A lot of pessimists In Russia and abroad say that our country is so badly lost, so hopeless that you can't really change anything "from below," i.e. on the citizens' level. I consider them just as wrong as the opposite extreme—bullish optimists who see no problems in Russia and believe that everything will be fine without our involvement. In fact, we have a lot of very serious and difficult problems, and the powers that be are not going to resolve them, (this is what my blog is about), but we are not helpless either. Even in an authoritarian and corrupt state like Russia, we can change things. I have some examples of these victories on my blog. Here is a new one, which shows that bloggers are becoming an increasingly powerful community in Russia.
Here is an approximate chronicle of my struggle with FSB, (the Russian successor to the KGB), over my passport:
Wednesday, 12 p.m.: I visit my local Federal Migration Service (FMS) department to get my passport, after almost a two-month wait. Instead, I am given a formal notice that my application is postponed for unknown term because FSB is refusing to give their approval. FMS officers know that this is against the law, which only gives them one month to issue a passport, but they wouldn't argue with FSB.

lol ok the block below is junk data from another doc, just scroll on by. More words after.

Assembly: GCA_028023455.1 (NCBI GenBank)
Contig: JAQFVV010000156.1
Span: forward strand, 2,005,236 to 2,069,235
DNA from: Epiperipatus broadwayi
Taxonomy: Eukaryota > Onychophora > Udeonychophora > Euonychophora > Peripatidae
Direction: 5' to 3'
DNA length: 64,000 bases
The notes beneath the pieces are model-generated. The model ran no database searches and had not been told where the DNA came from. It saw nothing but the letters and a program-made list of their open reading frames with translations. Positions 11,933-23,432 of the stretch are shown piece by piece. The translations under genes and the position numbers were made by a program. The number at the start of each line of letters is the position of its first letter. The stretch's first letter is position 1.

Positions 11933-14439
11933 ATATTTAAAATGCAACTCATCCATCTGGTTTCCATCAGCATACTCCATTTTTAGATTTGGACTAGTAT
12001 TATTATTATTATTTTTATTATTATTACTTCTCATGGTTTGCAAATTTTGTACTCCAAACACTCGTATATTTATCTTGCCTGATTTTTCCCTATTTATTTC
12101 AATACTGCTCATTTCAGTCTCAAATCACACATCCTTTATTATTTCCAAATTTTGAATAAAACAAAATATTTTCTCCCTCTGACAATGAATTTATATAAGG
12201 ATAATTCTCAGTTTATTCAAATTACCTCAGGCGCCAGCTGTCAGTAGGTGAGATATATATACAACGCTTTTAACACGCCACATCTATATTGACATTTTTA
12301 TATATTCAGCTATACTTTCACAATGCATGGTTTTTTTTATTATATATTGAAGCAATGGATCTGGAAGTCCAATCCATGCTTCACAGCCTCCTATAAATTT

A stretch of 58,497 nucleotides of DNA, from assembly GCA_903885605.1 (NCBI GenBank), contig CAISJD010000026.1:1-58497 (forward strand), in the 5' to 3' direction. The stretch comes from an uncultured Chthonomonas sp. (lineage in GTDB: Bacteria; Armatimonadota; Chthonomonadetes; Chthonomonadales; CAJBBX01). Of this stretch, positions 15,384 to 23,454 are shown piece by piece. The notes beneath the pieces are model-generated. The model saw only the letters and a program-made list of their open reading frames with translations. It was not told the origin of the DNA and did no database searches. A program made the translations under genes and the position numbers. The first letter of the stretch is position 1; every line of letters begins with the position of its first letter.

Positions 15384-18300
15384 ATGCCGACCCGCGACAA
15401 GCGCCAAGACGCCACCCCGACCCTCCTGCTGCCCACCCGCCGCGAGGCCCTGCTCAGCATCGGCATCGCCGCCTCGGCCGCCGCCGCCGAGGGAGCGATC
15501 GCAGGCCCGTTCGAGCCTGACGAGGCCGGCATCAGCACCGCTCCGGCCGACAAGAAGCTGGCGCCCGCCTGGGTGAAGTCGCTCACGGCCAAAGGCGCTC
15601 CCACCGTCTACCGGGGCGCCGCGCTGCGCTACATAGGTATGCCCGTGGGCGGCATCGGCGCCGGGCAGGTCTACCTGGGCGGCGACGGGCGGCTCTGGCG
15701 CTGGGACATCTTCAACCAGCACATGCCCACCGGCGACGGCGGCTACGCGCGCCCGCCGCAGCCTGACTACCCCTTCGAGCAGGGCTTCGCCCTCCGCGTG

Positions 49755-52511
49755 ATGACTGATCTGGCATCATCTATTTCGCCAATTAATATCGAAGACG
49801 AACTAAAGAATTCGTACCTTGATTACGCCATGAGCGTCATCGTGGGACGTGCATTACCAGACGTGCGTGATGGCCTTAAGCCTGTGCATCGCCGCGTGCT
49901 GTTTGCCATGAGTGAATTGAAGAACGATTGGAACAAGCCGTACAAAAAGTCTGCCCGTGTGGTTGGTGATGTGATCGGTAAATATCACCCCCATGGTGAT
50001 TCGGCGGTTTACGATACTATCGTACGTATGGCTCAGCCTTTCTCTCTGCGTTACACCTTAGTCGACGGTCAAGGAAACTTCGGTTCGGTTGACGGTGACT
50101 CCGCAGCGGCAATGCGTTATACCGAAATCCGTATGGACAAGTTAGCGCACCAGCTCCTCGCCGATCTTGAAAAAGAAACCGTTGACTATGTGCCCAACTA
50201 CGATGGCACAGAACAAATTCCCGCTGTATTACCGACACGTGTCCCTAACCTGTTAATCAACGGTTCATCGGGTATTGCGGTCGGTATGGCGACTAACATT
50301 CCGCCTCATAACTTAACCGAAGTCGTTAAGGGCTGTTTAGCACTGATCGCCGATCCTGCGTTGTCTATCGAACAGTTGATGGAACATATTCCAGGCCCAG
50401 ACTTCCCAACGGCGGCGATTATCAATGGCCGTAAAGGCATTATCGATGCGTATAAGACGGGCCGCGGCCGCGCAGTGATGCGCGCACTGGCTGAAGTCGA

Wednesday, 4 p.m.: I file a complaint to the Prosecutor. They say the investigation will take a month. But I have to go to the United States in 10 days.
Thursday, 11 a.m.: I visit the FMS department again, their officers say that I'll have to wait at least a few months.
Thursday, 7 p.m.: I describe the situation on my blog and on Twitter. The post (in Russian) receives 100+ comments and is reposted by more than 60 bloggers.
Thursday, 7:40 p.m.: The post is first republished by the media through an online news Web site, Kasparov.ru.
Thursday, 9:30 p.m.: Echo Moskvy radio reports on the matter.
Friday, morning: Head of Russian FMS Konstantin Romodanovsky (to the right) orders that the problem be settled immediately.
Friday, 3 p.m.: I am invited to the local FMS department and told that FSB gave all necessary permissions.
Friday, 5 p.m.: I receive the passport.
Thanks to bloggers' active support, we managed to defeat the seemingly unbeatable FSB machine—in this concrete case. Instead of silently and patiently waiting for months, we managed to solve the problem in less than 24 hours.
Of course, not every problem may be solved like this. In fact, I was lucky both because my post caused such an outcry (if I weren't an activist, few would care) and because Gen. Romodanovsky decided that his agency shouldn't be responsible for FSB breaking the law. However, the very fact that the civil society can make the powerful FSB reverse their decisions says that Russia is far from being hopeless.
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